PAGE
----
Phenomenal Shifts, Antienlightenment, The Buddha of Asininity

September 5th, 2010  |  Published in idiocy, mouth-flappin, vanity

I had a "moment" the other day. It was a roughly instantaneous, completely internal moment I'll refer to as a phenomenal shift. I have had a number of such moments in my life. They're really weird. I shall attempt here to describe the events, in the hopes that perhaps (a) you, the reader, have had such moments, and will optionally relay to me the existence of such moments; or (b) we can verify, at long last, that I've lost my mind.

These phenomenal shifts are mysteriously Big Things for me -- though not immediately interestingly causally efficacious per se, they haunt my general worldview in weird ways afterwards, coloring the way I think about Being, the way I tacitly cleave the ontic joints of the universe, &c, &c.

I'm really curious about whether this is an integral part of the human experience or whether none of you have any idea what I'm talking about.

What are you talking about?

The first phenomenal shift I experienced took place when I was a little kid -- six years of age, give or take. I took a look at myself in the mirror and realized, at that point, that I existed. It is as though, prior to that single moment of realization, I had been an automaton, interacting with the environment but not thinking too much about it. Very much like a little adorable Roomba, perhaps. Subsequently, I realized that I was a thing in the world (whereas previously I merely was one). I remember vividly being really freaked out by this.

That sounds idiotic.

Yeah, Strawman Interlocutor, you're right. Jeez. Let's see.

As a little kid, I hadn't read Husserl or Fichte or much of anything, so I couldn't put realizations into any sort of conceptual framework. All I could do was stare in the mirror and marvel at the fact that I existed. And I did so. I would sneak up to the mirror and stare into it for extended periods of time. Day after day. Marveling at the fact that I existed, that anything at all existed.


So the crucial part of these "phenomenal shifts" is the single moment when you intuitively realize something big about Being, even if you can't immediately formally state exactly what that Something is. That's it. You're just minding your business and bam, you get hit over the head. With a Truth Pillowcase full of Reality Doorknobs.

I'm able, two decades later, to go back and couch this first, strange phenomenal shift in terms of my dubious oversimplification of some concepts put forth by Dead European philosophers. This is convenient, but not what I want to talk about here. The key, strange experience here is a sudden internalization of a fundamental part of existence -- namely, "I exist", or something along those lines.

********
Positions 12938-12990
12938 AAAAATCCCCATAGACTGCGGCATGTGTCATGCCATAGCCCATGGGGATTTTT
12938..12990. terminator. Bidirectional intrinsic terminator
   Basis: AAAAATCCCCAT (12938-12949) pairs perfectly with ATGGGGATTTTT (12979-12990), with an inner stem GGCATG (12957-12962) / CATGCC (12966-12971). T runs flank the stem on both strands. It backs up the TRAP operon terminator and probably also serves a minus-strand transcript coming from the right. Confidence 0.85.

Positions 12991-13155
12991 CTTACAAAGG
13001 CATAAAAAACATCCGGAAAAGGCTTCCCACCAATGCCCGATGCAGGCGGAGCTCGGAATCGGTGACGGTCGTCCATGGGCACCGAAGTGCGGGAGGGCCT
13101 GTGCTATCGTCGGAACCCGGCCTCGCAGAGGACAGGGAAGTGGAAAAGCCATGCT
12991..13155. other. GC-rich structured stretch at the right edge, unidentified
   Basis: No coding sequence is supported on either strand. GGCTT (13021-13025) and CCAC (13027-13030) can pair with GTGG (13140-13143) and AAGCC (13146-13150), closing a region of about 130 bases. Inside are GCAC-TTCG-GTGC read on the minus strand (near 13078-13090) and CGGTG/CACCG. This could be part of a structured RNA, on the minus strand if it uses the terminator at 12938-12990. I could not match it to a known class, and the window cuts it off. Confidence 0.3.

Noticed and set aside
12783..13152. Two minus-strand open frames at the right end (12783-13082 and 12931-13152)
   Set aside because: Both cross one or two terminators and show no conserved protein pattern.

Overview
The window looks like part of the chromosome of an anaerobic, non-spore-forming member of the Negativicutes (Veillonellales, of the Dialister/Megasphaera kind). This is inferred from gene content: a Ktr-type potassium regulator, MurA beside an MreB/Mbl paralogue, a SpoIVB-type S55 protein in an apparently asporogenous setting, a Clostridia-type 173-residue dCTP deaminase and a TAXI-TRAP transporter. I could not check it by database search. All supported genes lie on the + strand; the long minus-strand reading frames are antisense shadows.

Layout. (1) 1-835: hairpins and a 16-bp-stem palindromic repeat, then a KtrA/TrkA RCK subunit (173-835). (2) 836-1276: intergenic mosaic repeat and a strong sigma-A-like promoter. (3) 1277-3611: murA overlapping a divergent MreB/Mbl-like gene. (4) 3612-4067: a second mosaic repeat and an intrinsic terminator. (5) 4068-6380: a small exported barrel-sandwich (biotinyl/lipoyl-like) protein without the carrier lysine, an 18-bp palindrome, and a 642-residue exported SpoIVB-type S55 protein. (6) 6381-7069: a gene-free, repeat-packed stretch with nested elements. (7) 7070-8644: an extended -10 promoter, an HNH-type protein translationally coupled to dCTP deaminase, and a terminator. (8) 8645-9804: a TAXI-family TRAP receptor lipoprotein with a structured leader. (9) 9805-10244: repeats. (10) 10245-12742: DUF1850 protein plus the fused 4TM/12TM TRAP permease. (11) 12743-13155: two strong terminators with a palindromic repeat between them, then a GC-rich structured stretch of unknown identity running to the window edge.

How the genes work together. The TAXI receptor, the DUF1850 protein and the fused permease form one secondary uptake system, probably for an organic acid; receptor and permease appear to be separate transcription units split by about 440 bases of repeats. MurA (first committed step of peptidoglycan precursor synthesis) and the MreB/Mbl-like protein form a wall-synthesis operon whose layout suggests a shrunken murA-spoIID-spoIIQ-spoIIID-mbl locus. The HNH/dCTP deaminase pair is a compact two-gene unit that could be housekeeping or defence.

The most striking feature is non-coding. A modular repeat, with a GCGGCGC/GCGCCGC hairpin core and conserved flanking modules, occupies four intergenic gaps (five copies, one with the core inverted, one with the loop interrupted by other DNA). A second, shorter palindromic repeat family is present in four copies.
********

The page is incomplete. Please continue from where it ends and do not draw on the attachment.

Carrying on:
So you're talking about Buddhic Enlightenment?


No, you are. Siddhartha Gautama sat underneath a pipal tree until he had a single moment of enlightenment, in which he

Shut up, Strawman Interlocutor, just shut up.

What I am describing is basically a dumbed-down version of what Buddha had after hanging out under his Boddhi tree, except instead of a wonderful, windless flash of Universal truth, I just get confused.

It's just as sudden, though -- an instantaneous, incorporeal tidal wave of nonpropositional and unreasonably inscrutable information.

So you've had more of these things?

Why yes, Strawman Interlocutor, I have. I've had a few of them in my life. The realizations have been similar -- suddenly occurring big, vague, remarkably affecting thoughts, not immediately expressible in language.

The one I had a few days ago occurred while I was brushing my teeth. I was thinking about a number of humans I've known very well and bam, it hits me. Something along the lines of "you are a human being who exists, and your actions and personality are known extremely well to these other existent human beings, with whom you have had real interactions".

I forgot that I was brushing my teeth and just kinda stood there for a while. Probably ten seconds passed before I was able to get it together and move again.

It sounds idiotic, stupid, and completely banal. That's kind of the point I think.

So what, I don't care, so what. I don't care.

There is, of course, nothing odd about a thought or mental state not being immediately expressible in language. I mean to say nothing here concerning the Sapir-Whorf hypothesis, concerning Wittgenstein, concerning Jerry Fodor, really concerning anything profound.

Again, nothing I say here is meant to be "profound". What I am attempting to do is convey the properties of a class of powerfully moving mental events which I have experienced a number of times.

That was all far too lucid and comprehensible, Karl. Would you mind muddying the conceptual waters a bit

Look, this is a very real mental phenomenon which has taken place in my flesh-and-blood brain a number of times, and it's wigged me out, and I'm wondering if it happens to other people (i.e. it's a part of the human experience) or if it just happens to me (i.e. it's a part of the guy-who-has-to-paint-his-face-like-a-clown-every-night-before-he-goes-to-sleep experience).

Why I do not accept the Chinese Room Argument

June 18th, 2010  |  Published in mouth-flappin, noise-makin, philosophy, vanity